Old Testament: John Goldingay’s For Everyone Commentaries

John Goldingay offers a parallel series of user-friendly commentaries covering the Old Testament. Also from Westminster/John Knox Press. Goldingay is emeritus professor of Old Testament at Fuller Theological Seminary.

Adult Curriculum Based on Bible Books: Austin Sermon Seminar

Austin Graduate School of Theology has hosted a sermon seminar for 40 years; speakers offer audio, video, powerpoint files, handouts, and even full adult bible class curriculum—all rooted in the text of Scripture. Simply scroll down to “handouts and media.” Enjoy! [and download now…the website is changing and may not be available for long].

Materials for Home Bible Study or Self-Discovery: Discovery Bible Study

North Boulevard Church of Christ offers videos, curriculum, and other helps in how to follow the Discovery Bible Study Method developed by Final Command Ministries. You may find this helpful in encouraging people to read the Bible together.

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Bibliography: Reading & Interpreting Scripture

Looking to build your church library, or your own collection of resources? Here are some helpful books worth having on hand to help teachers and other members to grow in their love for Scripture and in their confidence to read and apply its message.

Beginner: Learning Basic Bible Themes and Reading for Spiritual Transformation

Gary M. Burge, The New Testament in Seven Sentences: A Small Introduction to a Vast Topic (IVP Academic, 2019)

Christopher J. H. Wright, The Old Testament in Seven Sentences: A Small Introduction to a Vast Topic (IVP Academic, 2019)

Richard Foster, Life With God: Reading the Bible for Spiritual Transformation (HarperOne, 2010).

Jen Wilkin, Women of the Word: How to Study the Bible with Both our Hearts and our Minds, 2nd ed (Crossway, 2019).

Intermediate: Understanding the Larger Story and Reading Scripture With First Century Glasses

H. H. Drake Williams III, Making Sense of the Bible: A Study of 10 Key Themes Traced Through the Scriptures (Wipf & Stock, 2014)

Gordon D. Fee & Douglas Stuart, How to Read the Bible for All It’s Worth, 4th ed (Zondervan Academic, 2014)

E. Randolph Richards & Brandon J. O’Brien, Misreading Scripture with Western Eyes: Removing Cultural Blinders to Better Understand the Bible (IVP Books, 2012)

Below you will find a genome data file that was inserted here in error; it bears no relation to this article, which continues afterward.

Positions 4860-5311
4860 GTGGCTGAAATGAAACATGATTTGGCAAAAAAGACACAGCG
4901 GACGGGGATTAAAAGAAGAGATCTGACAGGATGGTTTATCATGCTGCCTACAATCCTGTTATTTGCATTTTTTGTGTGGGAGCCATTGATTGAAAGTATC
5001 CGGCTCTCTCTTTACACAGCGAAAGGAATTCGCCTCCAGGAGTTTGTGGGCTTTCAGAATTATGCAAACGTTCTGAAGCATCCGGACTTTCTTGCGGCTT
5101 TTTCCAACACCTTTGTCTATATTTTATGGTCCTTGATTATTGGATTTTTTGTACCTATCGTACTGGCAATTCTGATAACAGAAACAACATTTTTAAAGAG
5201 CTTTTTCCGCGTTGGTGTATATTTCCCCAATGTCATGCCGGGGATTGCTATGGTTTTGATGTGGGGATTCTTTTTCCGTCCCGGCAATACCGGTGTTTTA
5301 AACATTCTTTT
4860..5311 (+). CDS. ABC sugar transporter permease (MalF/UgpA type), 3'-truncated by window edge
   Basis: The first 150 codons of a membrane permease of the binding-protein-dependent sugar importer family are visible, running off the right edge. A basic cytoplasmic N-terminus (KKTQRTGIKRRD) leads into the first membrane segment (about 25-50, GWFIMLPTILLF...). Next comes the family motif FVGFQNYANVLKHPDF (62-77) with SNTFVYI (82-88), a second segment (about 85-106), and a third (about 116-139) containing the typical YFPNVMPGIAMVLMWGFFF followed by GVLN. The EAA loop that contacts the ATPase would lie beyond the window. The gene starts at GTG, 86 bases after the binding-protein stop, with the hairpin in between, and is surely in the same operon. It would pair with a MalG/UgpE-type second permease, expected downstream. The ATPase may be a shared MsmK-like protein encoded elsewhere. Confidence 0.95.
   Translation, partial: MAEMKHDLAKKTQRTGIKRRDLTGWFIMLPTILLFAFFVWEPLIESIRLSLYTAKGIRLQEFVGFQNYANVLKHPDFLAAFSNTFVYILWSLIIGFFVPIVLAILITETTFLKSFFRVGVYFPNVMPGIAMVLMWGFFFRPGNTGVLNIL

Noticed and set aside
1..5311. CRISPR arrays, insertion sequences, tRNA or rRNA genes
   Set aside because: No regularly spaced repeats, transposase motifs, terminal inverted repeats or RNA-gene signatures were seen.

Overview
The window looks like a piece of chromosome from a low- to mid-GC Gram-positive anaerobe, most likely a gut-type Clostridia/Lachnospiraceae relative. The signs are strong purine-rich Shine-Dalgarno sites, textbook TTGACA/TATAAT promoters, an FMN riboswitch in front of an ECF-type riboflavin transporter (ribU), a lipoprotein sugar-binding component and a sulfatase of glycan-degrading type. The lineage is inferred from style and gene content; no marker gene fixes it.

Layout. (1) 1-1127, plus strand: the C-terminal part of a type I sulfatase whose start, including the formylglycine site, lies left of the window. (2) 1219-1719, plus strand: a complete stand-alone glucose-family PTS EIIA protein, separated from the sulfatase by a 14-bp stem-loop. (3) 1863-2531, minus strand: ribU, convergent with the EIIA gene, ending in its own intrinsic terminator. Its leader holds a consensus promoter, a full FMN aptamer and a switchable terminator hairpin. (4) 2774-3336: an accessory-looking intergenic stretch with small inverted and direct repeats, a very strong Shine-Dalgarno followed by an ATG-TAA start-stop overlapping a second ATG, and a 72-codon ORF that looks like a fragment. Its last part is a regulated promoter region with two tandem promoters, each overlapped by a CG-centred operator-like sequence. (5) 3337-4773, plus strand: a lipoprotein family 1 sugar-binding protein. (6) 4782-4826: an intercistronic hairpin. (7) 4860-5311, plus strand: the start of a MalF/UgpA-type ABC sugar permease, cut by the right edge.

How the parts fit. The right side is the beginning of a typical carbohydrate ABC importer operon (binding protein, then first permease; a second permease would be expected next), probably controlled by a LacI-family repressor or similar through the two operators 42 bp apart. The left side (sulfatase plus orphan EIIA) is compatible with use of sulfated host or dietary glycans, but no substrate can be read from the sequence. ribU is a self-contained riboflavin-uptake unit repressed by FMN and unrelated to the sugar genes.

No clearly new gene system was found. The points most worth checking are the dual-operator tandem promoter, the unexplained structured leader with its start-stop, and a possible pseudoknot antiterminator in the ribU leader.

Christopher J. H. Wright, How to Preach and Teach the Old Testament For All Its Worth (Zondervan Academic, 2016).

John H. Walton & Andrew E. Hill. The Old Testament Today: A Journey from Ancient Context to Contemporary Relevance, 2nd ed (Zondervan Academic, 2014)

N. T. Wright & Michael F. Bird, The New Testament in its World: An Introduction to the History, Literature, and Theology of the First Christians (Zondervan Academic, 2019)

Advanced: Robust, College-Level Introductions to the Witness of Scripture

Keith D. Stanglin, Letter and Spirit of Biblical Interpretation: From the Early Church to Modern Practice (Baker Academic, 2018)

Christopher J. H. Wright, Old Testament Ethics for the People of God (IVP Academic, 2004)

Andrew E. Hill & John H. Walton, A Survey of the Old Testament, 3rd ed. (Zondervan Academic, 2009)

N. T. Wright, The New Testament and the People of God (Fortress Press, 1992)

Constantine R. Campbell & Jonathan Pennington, Reading the New Testament as Christian Scripture: A Literary, Canonical, and Theological Survey (Baker Academic, 2020)

Luke Timothy Johnson, The Writings of the New Testament, 3rd ed. (Fortress Press, 2010).

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Avenue For Faith is a publication of the Adult Education Ministry of Sherrod Avenue Church of Christ in Florence, Alabama. My name is Nathan Guy, and I am the Minister of Adult Education. I am happily married to Katie and also serve as President of Mars Hill Bible School. You can find more resources on our website over at avenueforfaith.org. Follow us @avenueforfaith (fb/tw/ig).